It i V ry hnportam thai strategic assessment sh uld identity and address the particular questions that at relevant to the context, In Chapter 4. we discussed how a cout xt poses issues or a . ingle strategic dilemma. TIle straregi a essmem start the process o:fidentifying the response 1:0 these issues. Time and effort need to be spent in formulating the questions before attempting too much detailed analysis. A key question to ask is 'Which questions are the right questions in the 'current circumstances?' Taere is a tendency for students on strategic management courses to msh into applying the many aaalytical frameworks availabl witbout considering whar the important questions are. Thi . likely to make the analysis less usefuJ than it might be. Analysis for Its own sake may be a complete waste of time. Naturally, the answers to early questions [end to raise 0 her questions, Strategic asse ment is a process not a single analytical frameworl lt Is an ill:'! as much as iI. cience,

Selecting analyt,ical frameworks and tools to support. strategic assessme.nt


range of nal:ytical tools. techniques. approaches" and frameworks availabl to support strategic assessment is very large. Some of the most comm.on1y used tools and [oechniques,are described in Chapters 9 E1n_Q 10, Particular contexts are likely to require analyses peculiar to that context as wellas some of the general frarn wow.

Each of the ten s('11001sof thought about strategy de cribed in Chapter 3 tends to suggest a different set of questions for strategic as essment to answer. Particular frameworks tend to be effective at answering particular type of questions and to relate to particular ways ofthinking about strategy. It is usual to employ more than one framework for analysis. A survey by Wilson (1994) produced the data in . igure 8.3 from a survey of fifty companies in various industries and countries. The survey demenstrates clearly Lba most cornpaai in tile survey were using more than one technique, The popularity of core comp ten ie may refleet the date of th . survey which was just after the publication of Ham 1and Prahalad's Competing .for the 'utll're (1994). It is also intriguing that Busines Pro .e R de tgn . hould be included a a te hnique of rategi analysis. The urvey suggests that the variety of rechniqu s in u e wa broad. Hopefully this would m an that all the companies concern d had carefully 011 id red what he que tion for their s regie asse rnem hould b and had selected th techniques pproprtote to til if particular needs. Wilsoo' survey did not examine whether this was the cas . It is also apparent from this survey that some possible ways oHhinkiu<T about strategy-esuch as the Cultural chool or the Environmental School-ewere not "being app1i d in the field at bat time. As well as being relevant to the questions a ked. the selectien of'technlques will in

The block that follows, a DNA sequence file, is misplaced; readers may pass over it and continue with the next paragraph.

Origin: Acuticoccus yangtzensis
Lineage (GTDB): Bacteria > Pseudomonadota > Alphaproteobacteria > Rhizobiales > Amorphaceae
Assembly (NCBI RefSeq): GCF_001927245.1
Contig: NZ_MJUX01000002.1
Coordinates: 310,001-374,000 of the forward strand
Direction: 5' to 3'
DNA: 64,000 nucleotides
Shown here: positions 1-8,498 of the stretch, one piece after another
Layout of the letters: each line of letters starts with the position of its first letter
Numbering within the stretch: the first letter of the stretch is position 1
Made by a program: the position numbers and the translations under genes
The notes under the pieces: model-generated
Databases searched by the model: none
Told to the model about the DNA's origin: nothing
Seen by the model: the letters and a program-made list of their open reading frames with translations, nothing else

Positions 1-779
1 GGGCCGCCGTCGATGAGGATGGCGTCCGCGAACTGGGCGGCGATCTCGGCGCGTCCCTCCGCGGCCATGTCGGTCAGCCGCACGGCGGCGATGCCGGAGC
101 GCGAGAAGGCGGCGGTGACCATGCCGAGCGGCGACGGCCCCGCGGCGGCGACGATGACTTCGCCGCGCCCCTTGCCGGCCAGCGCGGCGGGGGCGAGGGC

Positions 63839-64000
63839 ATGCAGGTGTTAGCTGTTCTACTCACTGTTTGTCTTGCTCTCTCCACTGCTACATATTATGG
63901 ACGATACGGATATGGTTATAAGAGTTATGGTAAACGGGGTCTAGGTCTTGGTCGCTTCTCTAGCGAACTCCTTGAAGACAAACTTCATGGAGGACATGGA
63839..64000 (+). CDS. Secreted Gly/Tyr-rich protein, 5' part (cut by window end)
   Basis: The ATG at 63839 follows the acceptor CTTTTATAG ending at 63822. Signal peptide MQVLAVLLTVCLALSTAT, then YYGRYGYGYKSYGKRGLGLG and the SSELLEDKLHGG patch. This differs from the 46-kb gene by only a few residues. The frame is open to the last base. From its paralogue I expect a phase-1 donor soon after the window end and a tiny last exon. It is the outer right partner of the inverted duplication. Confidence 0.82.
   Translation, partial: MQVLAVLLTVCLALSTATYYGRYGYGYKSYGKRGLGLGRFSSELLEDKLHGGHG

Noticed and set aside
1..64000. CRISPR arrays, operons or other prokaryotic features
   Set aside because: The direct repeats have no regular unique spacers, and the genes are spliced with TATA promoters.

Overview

Figure 8.3 Techniques in use in strategic planning processes

technique %Usfog

COre ,Ilampe'tenllles analys.1 ScenariO plannmg

Benml1l:arkiflg lotal quality lJ'la.J;lagemeJ1t. Shareholder VillueanalysIs



Value chainanalysJs
Business proce5S redesign